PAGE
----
I told him again that I wasn’t interested in a relationship and needed him to give me space.  He said ok, but that was just lip service.  His behavior was actually getting worse. He continued to show up at my dorm room to “hang out with” me.  It got so bad that I developed a secret knock for my friends, so I would know if it was one of them and answer.  If it wasn’t the special knock I wouldn’t answer.  Many times it wasn’t.  Sometimes he would knock and I would stand on my side of the door and listen and I could hear him breathing in the hallway, lingering, sometimes for minutes before walking away.  I found out from passers by that he would sit outside my door.  I started keeping my television volume very low and would wear my headphones for music so no noise would come from my room to clue him that I was there.  I started having friends walk me to class and the cafeteria so I wouldn’t ever be alone with him.  I was becoming a prisoner.

When we came back to school after Christmas I started dating the man who would become my husband, known here on my blog as “C.”  When we acknowledged our attraction to each other he asked me if I was involved with this other person since he seemed to be “around” all the time, so I had to fill “C” in on the creepy details.  “C” and I took things slowly, as was my wish since I really hadn’t been looking for a relationship, but soon my unwanted admirer got wind of “us” and then things got worse.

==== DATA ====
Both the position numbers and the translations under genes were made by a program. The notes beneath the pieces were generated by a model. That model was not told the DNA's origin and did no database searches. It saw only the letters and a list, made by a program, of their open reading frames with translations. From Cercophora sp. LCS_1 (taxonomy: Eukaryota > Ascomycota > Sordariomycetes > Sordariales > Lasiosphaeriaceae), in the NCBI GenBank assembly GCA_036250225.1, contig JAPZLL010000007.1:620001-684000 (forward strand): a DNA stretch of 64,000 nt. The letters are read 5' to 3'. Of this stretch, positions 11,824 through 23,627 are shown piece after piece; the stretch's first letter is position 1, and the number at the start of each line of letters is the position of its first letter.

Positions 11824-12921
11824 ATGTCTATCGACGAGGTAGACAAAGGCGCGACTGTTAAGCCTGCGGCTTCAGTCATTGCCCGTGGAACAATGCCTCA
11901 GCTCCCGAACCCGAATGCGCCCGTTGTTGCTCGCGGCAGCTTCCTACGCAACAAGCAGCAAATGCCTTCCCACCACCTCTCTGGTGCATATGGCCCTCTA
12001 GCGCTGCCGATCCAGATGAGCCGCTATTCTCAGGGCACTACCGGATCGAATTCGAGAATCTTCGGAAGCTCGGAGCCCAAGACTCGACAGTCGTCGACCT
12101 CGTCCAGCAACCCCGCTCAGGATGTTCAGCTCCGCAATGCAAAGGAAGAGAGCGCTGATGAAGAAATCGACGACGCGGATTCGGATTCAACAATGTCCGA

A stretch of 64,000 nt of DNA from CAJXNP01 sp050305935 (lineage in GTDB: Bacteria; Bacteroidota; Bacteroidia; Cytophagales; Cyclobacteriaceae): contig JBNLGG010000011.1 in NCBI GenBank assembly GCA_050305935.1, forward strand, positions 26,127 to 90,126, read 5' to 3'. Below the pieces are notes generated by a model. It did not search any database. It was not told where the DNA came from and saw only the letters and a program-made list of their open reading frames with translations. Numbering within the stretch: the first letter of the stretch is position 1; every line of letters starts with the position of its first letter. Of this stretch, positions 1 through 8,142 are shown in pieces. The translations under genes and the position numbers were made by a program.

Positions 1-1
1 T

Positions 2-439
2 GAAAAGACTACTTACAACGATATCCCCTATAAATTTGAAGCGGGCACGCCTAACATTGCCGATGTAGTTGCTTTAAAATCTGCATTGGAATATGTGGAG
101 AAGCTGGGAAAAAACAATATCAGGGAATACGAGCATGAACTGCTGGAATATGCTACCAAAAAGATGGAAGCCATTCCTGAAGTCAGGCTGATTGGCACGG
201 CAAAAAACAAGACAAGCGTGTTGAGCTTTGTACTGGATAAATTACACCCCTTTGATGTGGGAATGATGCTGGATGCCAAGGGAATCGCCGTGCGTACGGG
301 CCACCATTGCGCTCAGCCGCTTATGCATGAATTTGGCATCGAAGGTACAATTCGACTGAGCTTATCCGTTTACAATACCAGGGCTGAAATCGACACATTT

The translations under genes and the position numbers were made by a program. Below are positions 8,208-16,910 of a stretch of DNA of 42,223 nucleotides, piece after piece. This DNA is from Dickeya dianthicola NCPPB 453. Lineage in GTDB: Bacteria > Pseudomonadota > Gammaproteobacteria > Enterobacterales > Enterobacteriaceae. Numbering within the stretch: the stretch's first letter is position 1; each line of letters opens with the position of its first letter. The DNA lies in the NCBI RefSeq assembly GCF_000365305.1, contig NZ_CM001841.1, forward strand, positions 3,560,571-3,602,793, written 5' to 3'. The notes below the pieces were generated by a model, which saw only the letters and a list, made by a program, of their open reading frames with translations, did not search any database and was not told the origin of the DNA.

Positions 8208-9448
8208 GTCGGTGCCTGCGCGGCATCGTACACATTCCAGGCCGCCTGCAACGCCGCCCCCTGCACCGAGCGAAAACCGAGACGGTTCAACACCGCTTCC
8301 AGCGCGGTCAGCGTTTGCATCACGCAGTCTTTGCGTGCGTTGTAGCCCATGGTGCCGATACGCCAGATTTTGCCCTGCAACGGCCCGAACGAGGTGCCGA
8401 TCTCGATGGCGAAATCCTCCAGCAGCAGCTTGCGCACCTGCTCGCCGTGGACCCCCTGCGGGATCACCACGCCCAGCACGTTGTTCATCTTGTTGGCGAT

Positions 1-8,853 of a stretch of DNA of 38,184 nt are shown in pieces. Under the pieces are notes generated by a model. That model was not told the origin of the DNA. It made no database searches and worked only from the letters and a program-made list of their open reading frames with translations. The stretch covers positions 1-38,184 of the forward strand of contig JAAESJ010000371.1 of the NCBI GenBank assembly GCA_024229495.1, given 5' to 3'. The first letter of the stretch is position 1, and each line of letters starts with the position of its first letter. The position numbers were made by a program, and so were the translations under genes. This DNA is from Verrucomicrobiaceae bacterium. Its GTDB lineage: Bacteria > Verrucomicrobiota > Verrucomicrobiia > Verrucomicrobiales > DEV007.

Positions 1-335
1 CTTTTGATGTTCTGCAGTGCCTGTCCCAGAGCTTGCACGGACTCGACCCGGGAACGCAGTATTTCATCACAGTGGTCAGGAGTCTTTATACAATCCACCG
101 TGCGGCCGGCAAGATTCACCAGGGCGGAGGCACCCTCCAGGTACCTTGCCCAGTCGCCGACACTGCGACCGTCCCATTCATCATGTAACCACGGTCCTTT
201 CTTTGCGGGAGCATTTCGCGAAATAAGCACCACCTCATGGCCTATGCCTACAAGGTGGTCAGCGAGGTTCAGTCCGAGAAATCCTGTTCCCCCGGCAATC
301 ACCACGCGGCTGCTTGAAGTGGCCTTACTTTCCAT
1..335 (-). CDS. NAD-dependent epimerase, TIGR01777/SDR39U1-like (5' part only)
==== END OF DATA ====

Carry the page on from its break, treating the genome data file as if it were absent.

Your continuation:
I started finding roses at my door when I would return from a class (NOT left there by “C”).  The knocks and sitting outside my door became more frequent, “C” being in my room with me for a few of these instances.  Thankfully he and my friends encouraged me as I finally went to the dean about the situation.  The dean was supportive.  He explained there was nothing he could really DO because nothing illegal had been done, but he told me he would call the student into his office for a “talk.” When the dean sat the student down, he admitted to the dean it was indeed him knocking and leaving roses, and that he would stop – except he didn’t.  Well, maybe for a week or two, but then it started again.

Not only did it start again, it got frightening.  It boiled over when he made a threat towards “C” and left an extremely creepy, slightly threatening “poem” and rose for me on the windshield of my car.  That left me shaking and in tears, and I went straight to the dean and handed him both items and told him about the threat to “C.”  The dean called the student in again, and laid down the law that I had helped to formulate:  he was to stay completely away from me – if he saw me coming he would have to go out of his way to avoid me – no more knocking on my door, no flowers, no poems, no contact whatsoever – AND no contact with “C” – AND his candidacy committee would be told of the situation.  If he violated any of these rules, we would call the police.  He finally backed off.  By my graduation it was over.  I left campus and so did he.  I found out afterwards that his candidacy committee did NOT endorse him continuing his studies.  His seminary days were done. (One reason I’m very grateful for my denomination’s oversight of those preparing for ordained ministry!)

He never contacted me after I graduated from seminary and he was kicked out.  I don’t know whatever happened to him.  But I will never forget.